Thursday, March 31, 2016
Target is a 17 years old spayed female cat that reaching this senior age, developed a few health issues.
Target is very particular about her privacy, so I will protect her name by calling her Patient T. Oops… I just realized I have already called her Target, oh well, I’m sure she will be OK with it, I will send her a nice email apologizing, but we'll continue calling her Patient T, as it sounds so much more mysterious.
Patient T hasn’t been feeling very well lately. She was losing weight, was vomiting and was hiding a lot at home. Also, Patient T, is very vocal and expects her owners to wake up at a certain time in the morning and freshen up her food; giving her the well-deserved attention she needs and expect.
Her owners noticed that she was much more silent and hardly complained to them. Mind you, when she complained she was always right, she has been on this planet for 17 years and she knows what to expect.
Her concerned owners brought her to my office and we brought her back to her usual vocal self with reasonable appetite and enjoyment of life: watching the birds and lizards, and those so very dangerous squirrels….
Patient T sees me often, she was coming twice a week, but now we are on a once a week schedule and her health needs are addressed and treatments added and modified if needed.
I treat her as an outpatient as I think more often than not pets do much better treated like this, staying at their home environment; that they know and feel secure.
Last but not least, if you come across Target, please call her Patient T, as she thinks, and I agree, it adds a certain level of sophistication to her.
Dr. Ehud Sela-The Gentle Vet
Gentle Vet Animal Hospital
Tuesday, March 15, 2016
Rosie is an amazing dog, tender, loving, intelligent and within the first few hours bonded with her new family.
Rosie’s owners called me very concerned the day following her arrival because Rosie has developed what they thought were severe orthopedic and possible neurological problems. Rosie every few steps would pull one of her hind legs forward, trying, and at times reaching her body with her paws. “The owners conducted extensive research consulting Dr. Google,” and it was clear and obvious that poor Rosie had something severely wrong with her.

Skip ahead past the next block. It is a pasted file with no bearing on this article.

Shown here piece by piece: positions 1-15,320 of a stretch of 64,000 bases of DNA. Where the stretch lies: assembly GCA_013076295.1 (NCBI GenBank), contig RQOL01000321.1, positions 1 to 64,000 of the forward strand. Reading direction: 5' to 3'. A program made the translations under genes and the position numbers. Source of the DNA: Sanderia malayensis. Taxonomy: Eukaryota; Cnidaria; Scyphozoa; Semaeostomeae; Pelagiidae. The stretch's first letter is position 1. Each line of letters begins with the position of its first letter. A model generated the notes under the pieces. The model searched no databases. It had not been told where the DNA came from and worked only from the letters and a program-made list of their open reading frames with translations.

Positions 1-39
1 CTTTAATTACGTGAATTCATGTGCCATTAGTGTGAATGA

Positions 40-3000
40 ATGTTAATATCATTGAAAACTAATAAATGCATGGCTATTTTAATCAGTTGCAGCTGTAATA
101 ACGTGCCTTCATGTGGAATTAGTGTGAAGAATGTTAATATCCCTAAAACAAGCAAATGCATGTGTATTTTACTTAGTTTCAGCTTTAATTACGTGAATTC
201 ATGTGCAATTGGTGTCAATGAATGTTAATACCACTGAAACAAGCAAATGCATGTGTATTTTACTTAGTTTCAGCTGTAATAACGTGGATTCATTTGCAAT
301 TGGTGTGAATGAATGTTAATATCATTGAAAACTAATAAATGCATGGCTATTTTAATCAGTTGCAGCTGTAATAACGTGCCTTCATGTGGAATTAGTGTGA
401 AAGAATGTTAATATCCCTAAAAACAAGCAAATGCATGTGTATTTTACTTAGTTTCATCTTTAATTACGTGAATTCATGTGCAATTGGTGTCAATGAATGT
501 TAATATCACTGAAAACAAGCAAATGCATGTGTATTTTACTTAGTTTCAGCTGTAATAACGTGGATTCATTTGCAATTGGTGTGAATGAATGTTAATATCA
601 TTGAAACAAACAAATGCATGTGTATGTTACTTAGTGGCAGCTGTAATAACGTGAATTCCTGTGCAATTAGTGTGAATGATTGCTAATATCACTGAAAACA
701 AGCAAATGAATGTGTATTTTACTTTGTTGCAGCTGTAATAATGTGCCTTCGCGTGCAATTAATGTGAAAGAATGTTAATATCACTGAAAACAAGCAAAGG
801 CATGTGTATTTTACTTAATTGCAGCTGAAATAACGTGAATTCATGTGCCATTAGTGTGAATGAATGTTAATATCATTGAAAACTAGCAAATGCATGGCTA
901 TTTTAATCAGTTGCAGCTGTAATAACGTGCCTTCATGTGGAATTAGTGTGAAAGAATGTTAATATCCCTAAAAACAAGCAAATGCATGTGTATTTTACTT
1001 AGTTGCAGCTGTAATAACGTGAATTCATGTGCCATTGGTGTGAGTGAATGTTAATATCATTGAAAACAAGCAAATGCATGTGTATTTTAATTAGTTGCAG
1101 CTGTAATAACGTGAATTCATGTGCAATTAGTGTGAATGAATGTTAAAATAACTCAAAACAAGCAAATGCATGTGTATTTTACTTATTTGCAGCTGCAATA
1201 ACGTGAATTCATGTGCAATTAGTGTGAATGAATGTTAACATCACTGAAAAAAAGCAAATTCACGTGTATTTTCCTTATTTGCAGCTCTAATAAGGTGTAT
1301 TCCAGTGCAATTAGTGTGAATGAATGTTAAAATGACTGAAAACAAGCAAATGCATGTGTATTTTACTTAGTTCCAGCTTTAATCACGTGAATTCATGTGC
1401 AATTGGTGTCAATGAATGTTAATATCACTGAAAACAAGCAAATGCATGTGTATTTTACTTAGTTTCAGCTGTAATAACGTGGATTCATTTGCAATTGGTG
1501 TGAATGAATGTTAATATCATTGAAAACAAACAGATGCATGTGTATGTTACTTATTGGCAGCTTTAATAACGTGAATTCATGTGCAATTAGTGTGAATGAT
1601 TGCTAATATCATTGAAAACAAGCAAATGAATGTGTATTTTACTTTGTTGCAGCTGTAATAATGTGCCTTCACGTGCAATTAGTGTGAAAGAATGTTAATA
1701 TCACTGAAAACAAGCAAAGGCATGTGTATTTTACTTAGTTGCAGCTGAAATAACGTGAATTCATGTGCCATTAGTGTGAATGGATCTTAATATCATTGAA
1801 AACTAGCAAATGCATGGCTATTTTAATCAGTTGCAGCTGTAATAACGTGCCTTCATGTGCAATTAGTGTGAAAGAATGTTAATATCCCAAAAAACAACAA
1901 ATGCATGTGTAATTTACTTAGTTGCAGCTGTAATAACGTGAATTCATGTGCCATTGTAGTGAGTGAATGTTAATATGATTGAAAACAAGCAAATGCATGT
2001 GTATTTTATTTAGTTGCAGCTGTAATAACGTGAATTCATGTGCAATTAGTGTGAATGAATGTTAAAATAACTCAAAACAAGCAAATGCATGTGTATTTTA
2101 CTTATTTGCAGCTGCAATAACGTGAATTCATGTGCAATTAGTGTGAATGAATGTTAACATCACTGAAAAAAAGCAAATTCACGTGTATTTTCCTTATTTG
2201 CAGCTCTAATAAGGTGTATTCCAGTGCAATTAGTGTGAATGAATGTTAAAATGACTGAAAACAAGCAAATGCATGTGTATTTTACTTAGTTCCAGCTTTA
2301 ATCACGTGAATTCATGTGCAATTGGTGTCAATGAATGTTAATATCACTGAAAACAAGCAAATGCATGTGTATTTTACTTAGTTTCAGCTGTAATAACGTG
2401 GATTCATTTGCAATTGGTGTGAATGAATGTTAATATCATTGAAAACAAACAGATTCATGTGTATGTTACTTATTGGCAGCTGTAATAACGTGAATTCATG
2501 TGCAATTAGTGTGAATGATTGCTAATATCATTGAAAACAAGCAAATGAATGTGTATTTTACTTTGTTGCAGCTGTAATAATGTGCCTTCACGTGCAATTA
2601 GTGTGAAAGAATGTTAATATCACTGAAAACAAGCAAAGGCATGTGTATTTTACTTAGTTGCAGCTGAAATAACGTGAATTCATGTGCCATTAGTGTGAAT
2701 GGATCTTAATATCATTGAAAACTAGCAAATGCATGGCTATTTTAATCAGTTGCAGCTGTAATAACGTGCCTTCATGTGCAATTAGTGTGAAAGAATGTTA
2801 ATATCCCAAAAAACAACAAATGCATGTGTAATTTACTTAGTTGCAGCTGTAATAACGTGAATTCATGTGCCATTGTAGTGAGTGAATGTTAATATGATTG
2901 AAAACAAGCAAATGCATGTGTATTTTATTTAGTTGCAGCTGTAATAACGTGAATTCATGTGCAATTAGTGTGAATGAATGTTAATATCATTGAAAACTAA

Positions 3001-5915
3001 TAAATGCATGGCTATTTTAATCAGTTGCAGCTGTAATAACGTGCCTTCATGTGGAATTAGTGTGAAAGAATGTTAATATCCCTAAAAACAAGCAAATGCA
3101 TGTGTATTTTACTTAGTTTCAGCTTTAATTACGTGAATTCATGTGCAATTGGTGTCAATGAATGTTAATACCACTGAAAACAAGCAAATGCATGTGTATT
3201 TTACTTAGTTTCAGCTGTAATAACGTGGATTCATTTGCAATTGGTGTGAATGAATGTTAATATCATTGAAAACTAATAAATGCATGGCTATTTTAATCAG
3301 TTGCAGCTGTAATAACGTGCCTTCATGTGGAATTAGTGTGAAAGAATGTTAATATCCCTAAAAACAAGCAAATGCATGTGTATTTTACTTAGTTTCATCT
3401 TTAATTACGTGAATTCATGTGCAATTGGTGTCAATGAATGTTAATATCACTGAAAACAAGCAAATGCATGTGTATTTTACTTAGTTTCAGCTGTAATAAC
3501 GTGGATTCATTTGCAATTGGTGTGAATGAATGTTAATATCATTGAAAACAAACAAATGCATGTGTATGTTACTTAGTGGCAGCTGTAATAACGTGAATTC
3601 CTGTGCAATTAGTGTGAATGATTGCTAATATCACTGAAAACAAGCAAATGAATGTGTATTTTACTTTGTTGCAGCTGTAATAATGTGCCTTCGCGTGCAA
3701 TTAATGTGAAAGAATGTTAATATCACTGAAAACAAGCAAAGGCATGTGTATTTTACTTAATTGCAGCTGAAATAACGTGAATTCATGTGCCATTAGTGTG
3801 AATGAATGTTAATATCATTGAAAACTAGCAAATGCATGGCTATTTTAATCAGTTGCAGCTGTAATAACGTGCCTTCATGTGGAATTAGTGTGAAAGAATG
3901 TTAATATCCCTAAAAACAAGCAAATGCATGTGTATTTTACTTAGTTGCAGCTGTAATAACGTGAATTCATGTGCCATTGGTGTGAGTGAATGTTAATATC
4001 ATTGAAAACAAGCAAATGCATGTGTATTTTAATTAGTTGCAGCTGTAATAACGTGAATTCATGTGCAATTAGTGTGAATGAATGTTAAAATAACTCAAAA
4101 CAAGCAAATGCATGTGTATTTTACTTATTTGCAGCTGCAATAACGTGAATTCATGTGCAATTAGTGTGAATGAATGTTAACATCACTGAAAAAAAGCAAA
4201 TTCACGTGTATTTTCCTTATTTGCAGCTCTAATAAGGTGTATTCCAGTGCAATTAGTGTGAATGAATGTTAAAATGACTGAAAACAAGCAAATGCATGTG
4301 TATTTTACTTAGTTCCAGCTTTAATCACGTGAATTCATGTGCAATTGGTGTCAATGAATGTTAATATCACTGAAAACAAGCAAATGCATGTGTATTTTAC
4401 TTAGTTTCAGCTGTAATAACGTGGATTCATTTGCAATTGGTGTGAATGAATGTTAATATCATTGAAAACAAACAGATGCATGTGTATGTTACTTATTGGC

Upon presentation Rosie appeared happy and content and an amazing Puppy. Rosie whispered in my ears as I was examining her, that she thinks her new family thinks there is something wrong with her, but she senses that she is doing very well, and with a lick on my face asked me to tell her family that she is just fine, and that she would love to be a member of the family for many years to come.
Rosie was right! Her physical exam revealed no abnormalities at all, but when we went to the lobby and let her run with her owners, she definitely would stop every now and then and presented the above mentioned symptoms. As Rosie is still a little puppy, and a little klutzy, she would sometimes trip over and it was a little humorous, but not to offend Rosie, I kept a stoic expression.
It appeared that Rosie was trying to itch her body, but no skin lesions were seen. Why Rosie would be itchy? I asked myself, and mainly while running and playing? I further pondered, then, like in all great mysteries, the truth become apparent to me: it was her collar. Rosie received her new collar yesterday evening, and she was trying to remove it, as it was mainly bothering her while running and playing.
I removed Rosie’s collar, and all symptoms were resolved, no more neurological, orthopedic, or skin problems.
As good old Sherlock Holmes would have concluded the case, he would have called it not the “The Hound of the Baskervilles,” but The Case of Rosie’s Collar.
One final note: upon leaving the office content with all her problems resolved, Rosie told me that if the collar had diamonds, she might consider it in a much more positive light.
Dr. Ehud Sela, the Gentle Vet
© Dr. Ehud Sela. No work herein may be reproduced in any way without expressed permission from the author.